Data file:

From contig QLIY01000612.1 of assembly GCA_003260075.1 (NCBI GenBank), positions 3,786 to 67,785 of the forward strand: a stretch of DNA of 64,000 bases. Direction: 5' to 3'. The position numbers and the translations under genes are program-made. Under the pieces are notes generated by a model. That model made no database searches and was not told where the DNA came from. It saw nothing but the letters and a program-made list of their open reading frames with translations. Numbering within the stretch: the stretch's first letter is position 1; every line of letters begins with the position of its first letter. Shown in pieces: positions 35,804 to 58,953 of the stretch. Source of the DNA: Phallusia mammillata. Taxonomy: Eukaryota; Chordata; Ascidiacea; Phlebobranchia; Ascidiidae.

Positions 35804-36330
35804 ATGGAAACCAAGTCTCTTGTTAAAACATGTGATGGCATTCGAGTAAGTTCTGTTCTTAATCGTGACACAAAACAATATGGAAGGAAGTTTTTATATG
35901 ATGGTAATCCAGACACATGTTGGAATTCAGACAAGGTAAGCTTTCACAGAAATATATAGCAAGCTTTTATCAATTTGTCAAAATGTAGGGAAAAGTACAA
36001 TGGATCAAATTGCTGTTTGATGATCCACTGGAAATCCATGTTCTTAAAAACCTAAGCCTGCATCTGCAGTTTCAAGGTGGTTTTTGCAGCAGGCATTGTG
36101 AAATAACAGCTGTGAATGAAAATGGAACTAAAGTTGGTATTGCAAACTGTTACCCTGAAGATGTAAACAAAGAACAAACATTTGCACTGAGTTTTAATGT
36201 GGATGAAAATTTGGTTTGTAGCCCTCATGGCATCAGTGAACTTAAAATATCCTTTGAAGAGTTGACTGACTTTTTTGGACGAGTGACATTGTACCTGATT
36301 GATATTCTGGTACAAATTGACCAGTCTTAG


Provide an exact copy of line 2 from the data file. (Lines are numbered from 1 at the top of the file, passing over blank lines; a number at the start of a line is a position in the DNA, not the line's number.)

Positions 35804-36330